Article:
Authority in HEMA

Recently, I have noticed that more and more people with miniscule or complete lack of experience in HEMA partake most loudly and actively in online discussions.

One could say that this is a typical characteristic of online discussion – the loudest, not the most knowledgeable, is heard.

HEMA as a community has always been very open. Anyone can do HEMA. Anyone can read the treatises. Anyone can train. Anyone can have interpretations. Anyone can have theories. Anyone can make a group, a club, a school, an academy.

Maybe it is this that gives so many people the idea that there are no authorities in HEMA.

It probably also helps that ‘authority’ in HEMA is not like authority in other historical disciplines.

There are no HEMA journals, where peers review each other’s research. There are historical journals, where some HEMA researchers publish, there are historians who publish extremely relevant research that is key for HEMA, without being a part of it, but there is no academic authority for HEMA.

There is no World Historical European Martial Arts federation, committee or association that decides who is or who isn’t a HEMA instructor. There are some organizations that create exams and give diplomas, but they are not worldwide and are as authoritative as the degrees, titles and ranks that any club or school decides to give.

There is no World Championship. There is no one champion of all, despite HEMA Ratings – the first in almost every category is a different person (Francesco Loda currently holds the top spot in two). There are no undefeated champions.

Yet there is authority in HEMA. And because of both the nature of knowledge and the specifics of our Arts, it is based mainly on one thing – experience.

People know that Jeffrey Forgeng, Tom Leoni, Christian Tobler, Guy Windsor,
Reinier van Noort and many others are authorities in translations. They and others have been working for years, many of them on multiple sources, making them accessible to all of us.

People know that Keith Farrell, Daniel Jaquet, Piermarco Terminiello, Jens Peter Kleinau, Michael Chidester, Ton Puey and many others are researchers and interpreters that have provided all of us with insights into the context of the times, the fencing sources and the other relevant materials from the periods we study. They have interpreted structures, techniques, terms and ideas.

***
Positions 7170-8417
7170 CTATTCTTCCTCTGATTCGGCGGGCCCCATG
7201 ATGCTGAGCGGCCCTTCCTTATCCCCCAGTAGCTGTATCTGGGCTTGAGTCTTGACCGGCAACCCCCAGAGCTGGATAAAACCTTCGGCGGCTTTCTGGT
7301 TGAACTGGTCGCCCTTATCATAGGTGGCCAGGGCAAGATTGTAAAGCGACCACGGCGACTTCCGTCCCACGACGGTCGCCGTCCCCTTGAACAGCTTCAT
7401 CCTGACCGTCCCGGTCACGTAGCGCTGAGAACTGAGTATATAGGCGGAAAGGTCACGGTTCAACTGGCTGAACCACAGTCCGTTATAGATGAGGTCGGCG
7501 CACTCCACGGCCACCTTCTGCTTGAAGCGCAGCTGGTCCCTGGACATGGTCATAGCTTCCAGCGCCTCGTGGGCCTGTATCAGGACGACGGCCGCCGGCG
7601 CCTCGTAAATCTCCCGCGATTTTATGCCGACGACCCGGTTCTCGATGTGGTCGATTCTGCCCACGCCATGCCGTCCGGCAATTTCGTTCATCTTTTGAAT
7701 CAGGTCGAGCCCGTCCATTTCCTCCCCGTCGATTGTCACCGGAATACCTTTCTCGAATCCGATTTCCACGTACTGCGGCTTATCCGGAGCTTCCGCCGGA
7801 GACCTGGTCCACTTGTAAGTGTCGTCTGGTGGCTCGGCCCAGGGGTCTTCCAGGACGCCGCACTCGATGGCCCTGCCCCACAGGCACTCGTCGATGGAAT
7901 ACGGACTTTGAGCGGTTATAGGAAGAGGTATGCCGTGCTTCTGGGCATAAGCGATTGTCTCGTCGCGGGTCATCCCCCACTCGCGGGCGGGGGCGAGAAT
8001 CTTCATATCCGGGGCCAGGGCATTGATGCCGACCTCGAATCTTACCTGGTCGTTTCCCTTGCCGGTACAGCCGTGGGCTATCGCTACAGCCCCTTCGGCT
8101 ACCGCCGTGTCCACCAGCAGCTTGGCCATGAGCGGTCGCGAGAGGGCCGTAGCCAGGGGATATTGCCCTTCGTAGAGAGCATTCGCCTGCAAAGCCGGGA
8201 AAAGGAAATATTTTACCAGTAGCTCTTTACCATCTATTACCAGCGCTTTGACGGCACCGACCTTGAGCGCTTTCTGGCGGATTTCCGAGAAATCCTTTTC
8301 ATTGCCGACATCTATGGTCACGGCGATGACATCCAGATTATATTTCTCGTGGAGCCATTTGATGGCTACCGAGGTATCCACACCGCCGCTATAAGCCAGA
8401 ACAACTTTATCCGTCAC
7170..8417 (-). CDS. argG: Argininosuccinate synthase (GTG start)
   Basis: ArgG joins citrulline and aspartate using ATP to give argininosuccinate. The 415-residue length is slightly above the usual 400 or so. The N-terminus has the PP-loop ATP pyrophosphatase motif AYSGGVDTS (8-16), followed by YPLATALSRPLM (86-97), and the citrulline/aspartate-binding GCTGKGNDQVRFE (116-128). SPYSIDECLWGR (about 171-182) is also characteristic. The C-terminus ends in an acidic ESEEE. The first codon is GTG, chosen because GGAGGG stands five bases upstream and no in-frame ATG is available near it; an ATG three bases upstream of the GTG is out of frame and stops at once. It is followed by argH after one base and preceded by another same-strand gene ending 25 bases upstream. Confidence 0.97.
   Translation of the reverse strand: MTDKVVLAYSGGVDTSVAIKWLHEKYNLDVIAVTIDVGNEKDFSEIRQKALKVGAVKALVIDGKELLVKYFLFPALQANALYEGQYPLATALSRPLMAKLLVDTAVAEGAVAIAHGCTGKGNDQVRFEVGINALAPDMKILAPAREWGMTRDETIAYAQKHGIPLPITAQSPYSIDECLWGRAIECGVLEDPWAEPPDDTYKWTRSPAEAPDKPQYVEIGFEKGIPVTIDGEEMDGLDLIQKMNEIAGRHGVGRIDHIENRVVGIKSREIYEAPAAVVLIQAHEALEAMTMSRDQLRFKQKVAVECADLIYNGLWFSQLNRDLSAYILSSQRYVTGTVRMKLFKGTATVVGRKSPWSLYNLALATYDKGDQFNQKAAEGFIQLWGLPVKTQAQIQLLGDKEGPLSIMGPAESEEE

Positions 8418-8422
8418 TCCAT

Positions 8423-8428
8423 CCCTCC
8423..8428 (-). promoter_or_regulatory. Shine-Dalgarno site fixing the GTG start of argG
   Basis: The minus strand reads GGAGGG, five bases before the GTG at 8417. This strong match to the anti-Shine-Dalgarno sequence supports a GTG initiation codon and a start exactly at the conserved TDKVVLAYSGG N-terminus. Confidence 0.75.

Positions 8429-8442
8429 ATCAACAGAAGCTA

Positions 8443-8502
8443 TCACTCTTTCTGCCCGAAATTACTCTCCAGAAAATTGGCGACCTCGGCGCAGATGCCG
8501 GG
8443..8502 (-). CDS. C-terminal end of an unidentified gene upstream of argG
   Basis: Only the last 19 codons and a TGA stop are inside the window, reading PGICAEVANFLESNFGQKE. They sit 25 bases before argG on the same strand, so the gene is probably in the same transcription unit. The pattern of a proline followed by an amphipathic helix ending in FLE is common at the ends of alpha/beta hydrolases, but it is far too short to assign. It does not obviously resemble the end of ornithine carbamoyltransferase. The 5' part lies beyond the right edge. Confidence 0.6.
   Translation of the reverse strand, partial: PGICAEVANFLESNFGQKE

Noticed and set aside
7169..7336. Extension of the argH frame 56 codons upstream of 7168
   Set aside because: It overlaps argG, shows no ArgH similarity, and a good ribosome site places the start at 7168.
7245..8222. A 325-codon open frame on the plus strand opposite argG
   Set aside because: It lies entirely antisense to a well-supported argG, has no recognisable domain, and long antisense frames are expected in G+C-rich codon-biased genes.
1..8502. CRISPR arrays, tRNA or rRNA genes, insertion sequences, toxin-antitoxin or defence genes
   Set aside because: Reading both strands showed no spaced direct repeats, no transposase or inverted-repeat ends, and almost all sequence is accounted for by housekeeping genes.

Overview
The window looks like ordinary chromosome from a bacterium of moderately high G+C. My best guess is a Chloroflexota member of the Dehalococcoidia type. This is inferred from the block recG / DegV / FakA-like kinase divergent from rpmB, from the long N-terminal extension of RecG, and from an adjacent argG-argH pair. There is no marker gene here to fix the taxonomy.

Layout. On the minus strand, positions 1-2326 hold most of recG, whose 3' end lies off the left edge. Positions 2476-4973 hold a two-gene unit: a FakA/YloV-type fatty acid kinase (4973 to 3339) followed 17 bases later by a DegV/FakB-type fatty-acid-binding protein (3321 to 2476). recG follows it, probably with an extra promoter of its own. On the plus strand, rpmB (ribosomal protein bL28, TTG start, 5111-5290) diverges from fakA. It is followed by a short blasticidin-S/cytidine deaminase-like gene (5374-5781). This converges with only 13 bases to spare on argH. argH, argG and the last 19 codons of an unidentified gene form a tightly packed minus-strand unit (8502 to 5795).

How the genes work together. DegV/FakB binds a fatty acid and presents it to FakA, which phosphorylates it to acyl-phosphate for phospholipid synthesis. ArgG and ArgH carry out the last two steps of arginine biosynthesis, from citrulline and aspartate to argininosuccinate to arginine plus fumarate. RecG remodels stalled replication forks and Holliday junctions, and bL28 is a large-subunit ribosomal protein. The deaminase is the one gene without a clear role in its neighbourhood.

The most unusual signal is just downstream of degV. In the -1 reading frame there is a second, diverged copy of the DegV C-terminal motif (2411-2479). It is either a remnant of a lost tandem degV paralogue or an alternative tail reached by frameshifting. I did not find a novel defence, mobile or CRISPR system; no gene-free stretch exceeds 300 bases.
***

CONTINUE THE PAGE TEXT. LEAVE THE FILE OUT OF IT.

People know experienced instructors who teach all around the world – and I don’t want to be filling paragraphs with names or skipping anyone. People know great fighters in various disciplines with hundreds of fights all around the world; athletes who, even with the youth of the HEMA competitive world, can easily be called great fencers.

People know smiths like Peter Johnsson and James Elmslie, translators like Forgeng (I know I mentioned him already), even academics that are not with us anymore like the late Ewart Oakeshott, who do not do HEMA, but without whom HEMA would not exist as it is today.

We all know those people because of the work they have done. Some are more well-known, others less so, but sooner or later we read their names, their books, their ideas, or see them in the flesh, if we are lucky.

We don’t pretend anyone is an expert in everything, nor do they – the great people in HEMA usually know their strengths, because they have worked for them to become their strengths. Many are more than one thing – there are translators who compete, researchers who teach, interpreters who translate and every other combination. And again, their experience and work is easily traceable.

So, if you have just started HEMA a year or two ago, and a question pops up on a HEMA forum somewhere, a debate starts, opinions are thrown around… Then most of all, know who you talk to and learn first. State your ideas second, argue third, and act with authority when you have the experience and work to have authority. All of them have been the newbies, and they are what they are today because they worked hard to learn, not because they screamed the loudest online in mIRC, AOL, ARPANET or wherever they communicated in the Stone Age.

PS: If you recognize yourself, I am probably not talking about you.

3 thoughts on “Authority in HEMA

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